Longtime NASCAR Driver-Owner Buddy Arrington Dies at 84

Buddy Arrington

Getty Buddy Arrington died at the age of 84.

Buddy Arrington, a longtime independent driver-owner in the NASCAR Cup Series, died on Tuesday, August 2, at Sovah Health of Martinsville. He was 84 years old.

Arrington, a Martinsville native, spent 25 years in the NASCAR Cup Series. He made 560 total starts while driving for his own team, and he secured 103 top-10 finishes and 15 top-fives. He did not win a race during his career, but he came close multiple times. He finished third at Nashville in 1965 and third at Talladega Superspeedway in 1979.

The third-place run at Talladega represented a near-miss for Arrington. He qualified fourth overall at the 2.25-mile track, and he led two laps in the No. 67 Dodge. However, he fell two laps back of the field during a late pit stop. The crew left the gas can attached and forced Arrington to pit for a second time.

While Arrington missed out on his first career win, he still finished third overall and just ahead of Richard Petty. Bobby Allison won the Winston 500 after leading 58 laps while Darrell Waltrip finished second overall.

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Arrington is in the MOPAR Hall of Fame

Buddy Arrington

GettyBuddy Arrington primarily worked with Dodge during his career.

Arrington turned heads throughout his NASCAR career for his unwavering support of Dodge. He drove Dodge and Chrysler stock cars from 1964 all the way until the end of the 1984 season. Arrington had to switch to Ford cars for some races in 1985 as his Chrysler became no longer eligible for competition.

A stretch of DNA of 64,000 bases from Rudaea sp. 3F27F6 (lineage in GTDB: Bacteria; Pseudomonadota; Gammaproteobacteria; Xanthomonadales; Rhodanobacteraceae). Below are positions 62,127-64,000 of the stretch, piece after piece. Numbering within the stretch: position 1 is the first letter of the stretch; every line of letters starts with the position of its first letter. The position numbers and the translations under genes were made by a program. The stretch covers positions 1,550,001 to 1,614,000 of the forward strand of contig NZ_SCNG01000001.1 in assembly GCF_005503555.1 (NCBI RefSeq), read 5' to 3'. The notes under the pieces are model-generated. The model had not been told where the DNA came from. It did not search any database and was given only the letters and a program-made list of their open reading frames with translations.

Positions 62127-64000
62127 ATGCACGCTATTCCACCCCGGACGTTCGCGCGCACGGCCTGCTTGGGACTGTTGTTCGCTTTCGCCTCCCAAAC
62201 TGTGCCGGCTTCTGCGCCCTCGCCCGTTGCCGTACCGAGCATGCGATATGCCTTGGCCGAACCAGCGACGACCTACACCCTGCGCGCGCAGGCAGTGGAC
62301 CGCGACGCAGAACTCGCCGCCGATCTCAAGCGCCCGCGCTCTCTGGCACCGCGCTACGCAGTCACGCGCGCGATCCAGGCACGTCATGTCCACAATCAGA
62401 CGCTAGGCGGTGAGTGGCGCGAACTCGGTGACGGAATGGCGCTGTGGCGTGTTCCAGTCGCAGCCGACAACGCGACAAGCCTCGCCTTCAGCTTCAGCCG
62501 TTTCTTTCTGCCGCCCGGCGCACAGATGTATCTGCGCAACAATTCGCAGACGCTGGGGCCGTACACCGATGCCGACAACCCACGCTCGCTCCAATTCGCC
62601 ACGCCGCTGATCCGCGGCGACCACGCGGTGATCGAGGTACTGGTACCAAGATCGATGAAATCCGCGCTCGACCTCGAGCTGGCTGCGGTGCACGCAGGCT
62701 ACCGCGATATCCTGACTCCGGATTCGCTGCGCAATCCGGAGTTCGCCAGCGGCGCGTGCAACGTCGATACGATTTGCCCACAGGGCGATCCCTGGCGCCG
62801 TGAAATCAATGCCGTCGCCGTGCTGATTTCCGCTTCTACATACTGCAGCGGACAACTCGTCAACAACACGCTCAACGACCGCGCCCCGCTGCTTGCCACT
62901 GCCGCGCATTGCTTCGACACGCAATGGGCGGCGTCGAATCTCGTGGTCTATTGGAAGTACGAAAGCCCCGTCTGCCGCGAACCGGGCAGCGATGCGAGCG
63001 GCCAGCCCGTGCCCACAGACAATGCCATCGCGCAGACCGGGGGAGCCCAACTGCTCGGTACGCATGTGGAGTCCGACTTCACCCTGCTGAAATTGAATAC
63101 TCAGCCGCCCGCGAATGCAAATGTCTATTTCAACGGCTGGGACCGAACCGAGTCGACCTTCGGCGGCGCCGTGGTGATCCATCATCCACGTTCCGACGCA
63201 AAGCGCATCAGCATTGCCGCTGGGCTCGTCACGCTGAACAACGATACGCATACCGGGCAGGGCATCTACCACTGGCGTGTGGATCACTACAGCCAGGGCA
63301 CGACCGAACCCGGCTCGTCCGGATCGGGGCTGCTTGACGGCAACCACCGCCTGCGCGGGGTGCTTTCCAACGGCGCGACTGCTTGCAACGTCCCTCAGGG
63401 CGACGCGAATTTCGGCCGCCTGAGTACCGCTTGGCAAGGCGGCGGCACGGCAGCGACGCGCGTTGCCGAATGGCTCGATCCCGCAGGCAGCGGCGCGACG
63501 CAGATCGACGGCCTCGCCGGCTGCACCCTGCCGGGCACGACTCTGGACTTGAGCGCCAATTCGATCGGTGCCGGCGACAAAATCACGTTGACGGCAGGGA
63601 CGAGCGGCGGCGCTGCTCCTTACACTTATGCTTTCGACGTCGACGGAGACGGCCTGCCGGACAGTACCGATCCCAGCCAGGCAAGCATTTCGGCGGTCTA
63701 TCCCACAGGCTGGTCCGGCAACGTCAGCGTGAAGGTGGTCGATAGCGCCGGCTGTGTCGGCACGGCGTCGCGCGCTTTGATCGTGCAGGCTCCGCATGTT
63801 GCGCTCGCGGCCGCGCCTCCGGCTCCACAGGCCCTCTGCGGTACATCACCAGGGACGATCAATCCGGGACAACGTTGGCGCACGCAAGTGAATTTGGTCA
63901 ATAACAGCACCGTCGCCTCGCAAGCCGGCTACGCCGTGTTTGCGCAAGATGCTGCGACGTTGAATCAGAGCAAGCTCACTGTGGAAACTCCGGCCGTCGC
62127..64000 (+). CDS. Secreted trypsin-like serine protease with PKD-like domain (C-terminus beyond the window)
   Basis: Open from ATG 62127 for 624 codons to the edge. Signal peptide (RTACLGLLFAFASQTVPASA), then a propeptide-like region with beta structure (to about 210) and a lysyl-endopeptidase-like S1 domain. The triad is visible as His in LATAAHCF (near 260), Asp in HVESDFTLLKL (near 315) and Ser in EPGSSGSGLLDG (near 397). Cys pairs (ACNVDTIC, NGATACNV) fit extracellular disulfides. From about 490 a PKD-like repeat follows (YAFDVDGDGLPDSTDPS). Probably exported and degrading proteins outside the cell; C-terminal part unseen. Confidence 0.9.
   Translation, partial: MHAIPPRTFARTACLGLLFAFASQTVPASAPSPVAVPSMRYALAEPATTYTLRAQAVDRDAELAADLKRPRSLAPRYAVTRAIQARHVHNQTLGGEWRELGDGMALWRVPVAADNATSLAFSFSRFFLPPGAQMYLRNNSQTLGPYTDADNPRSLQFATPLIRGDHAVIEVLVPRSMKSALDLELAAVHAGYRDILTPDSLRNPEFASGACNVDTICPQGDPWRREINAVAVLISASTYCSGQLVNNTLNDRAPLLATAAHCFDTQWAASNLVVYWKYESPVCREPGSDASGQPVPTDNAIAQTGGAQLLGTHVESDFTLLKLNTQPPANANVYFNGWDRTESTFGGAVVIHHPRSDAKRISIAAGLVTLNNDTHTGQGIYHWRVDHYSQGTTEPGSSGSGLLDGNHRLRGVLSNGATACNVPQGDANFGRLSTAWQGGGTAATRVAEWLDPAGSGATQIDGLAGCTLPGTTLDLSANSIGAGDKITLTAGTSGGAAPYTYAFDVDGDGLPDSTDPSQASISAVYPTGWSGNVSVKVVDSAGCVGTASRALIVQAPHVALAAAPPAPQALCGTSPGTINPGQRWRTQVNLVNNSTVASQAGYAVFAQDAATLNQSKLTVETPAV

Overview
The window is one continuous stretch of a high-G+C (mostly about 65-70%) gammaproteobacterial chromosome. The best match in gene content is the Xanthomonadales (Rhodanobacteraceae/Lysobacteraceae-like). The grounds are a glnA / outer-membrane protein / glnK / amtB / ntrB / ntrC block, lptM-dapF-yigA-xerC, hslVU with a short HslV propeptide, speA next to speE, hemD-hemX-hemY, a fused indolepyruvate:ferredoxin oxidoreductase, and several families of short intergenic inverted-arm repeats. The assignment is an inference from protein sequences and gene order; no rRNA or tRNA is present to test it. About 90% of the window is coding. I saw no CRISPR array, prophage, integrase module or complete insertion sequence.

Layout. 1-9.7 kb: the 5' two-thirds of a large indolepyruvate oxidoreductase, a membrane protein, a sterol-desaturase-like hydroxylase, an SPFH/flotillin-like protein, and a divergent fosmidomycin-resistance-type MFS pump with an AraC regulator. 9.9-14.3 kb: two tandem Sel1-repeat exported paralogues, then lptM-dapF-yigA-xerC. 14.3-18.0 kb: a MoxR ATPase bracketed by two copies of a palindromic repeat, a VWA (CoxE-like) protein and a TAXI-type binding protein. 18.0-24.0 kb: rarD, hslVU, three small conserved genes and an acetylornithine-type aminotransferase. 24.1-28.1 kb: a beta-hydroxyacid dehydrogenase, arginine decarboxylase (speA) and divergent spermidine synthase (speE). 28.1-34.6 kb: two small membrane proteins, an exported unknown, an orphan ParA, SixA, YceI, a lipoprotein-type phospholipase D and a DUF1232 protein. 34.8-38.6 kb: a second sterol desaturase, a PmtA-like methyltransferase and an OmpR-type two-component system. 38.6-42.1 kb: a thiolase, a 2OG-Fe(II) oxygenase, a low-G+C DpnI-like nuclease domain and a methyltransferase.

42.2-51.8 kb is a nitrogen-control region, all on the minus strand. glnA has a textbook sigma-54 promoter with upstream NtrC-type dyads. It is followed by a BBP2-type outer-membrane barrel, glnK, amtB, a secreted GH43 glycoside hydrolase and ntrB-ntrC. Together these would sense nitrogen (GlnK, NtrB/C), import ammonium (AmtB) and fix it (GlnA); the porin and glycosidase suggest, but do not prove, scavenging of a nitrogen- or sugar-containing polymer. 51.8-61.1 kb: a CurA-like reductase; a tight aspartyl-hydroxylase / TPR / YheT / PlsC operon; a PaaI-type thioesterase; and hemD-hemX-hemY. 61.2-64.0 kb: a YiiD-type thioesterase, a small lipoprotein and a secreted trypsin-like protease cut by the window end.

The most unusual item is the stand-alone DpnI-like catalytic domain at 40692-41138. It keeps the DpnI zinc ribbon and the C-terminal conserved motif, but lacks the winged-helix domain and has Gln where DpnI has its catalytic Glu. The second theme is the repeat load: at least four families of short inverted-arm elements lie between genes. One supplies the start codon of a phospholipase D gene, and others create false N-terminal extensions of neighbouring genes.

With his Chrysler no longer eligible, Arrington finished out the final two full-time seasons of his career in a Ford. He started 46 of the 58 races and posted a pair of season-best 12th-place finishes. Arrington ultimately walked away from the sport after a part-time run in 1988 that featured three starts in a Ford and one in a Chevrolet.

This dedication to the brand, which stemmed from Arrington’s time as a mechanic at a Chrysler dealership, led to a unique honor. He was inducted into the MOPAR Hall of Fame in 2015, joining such names as former Dodge executive Dick Maxwell, former NASCAR team owner Carl Kiekhaefer, drag racer Lee Smith, and the Dodge Challenger from “Vanishing Point.”

Arrington Was a Big Name at a Historic Track

Of Arrington’s 560 starts, 7% of them took place at one of the sport’s favorite tracks. He made 41 starts at Martinsville Speedway, the Virginia short track that has featured numerous high-profile battles for the grandfather clock.

Arrington had some strong runs at his hometown track. He posted top-10 finishes in 41.5% of his starts. This includes four fifth-place finishes. The first was in 1965, two were in 1969, and the last was in 1978.

“Buddy Arrington was the epitome of a successful car owner and driver during his era in NASCAR,” said Clay Campbell, Martinsville Speedway track president, in a statement. “As an owner, he knew how to use his resources to compete with the top teams. As a driver, Buddy had all the talent to get the job done, so it was never a surprise to see his red and blue No. 67 Dodge trading paint with some of the best in the sport.

“From a personal perspective, I will always remember him as the first person to give me a ride around Martinsville Speedway when I was a teenager. To this day, it remains one of the most thrilling things I’ve ever done.

“I will never forget his kindness sharing that experience with me,” Campbell added. “I think he may have enjoyed it as much as I did and I’m pretty sure he was wearing his signature sunglasses when he did it! That was Buddy. He made an impact on the sport that will never be forgotten. My condolences go out to his family during this time.”

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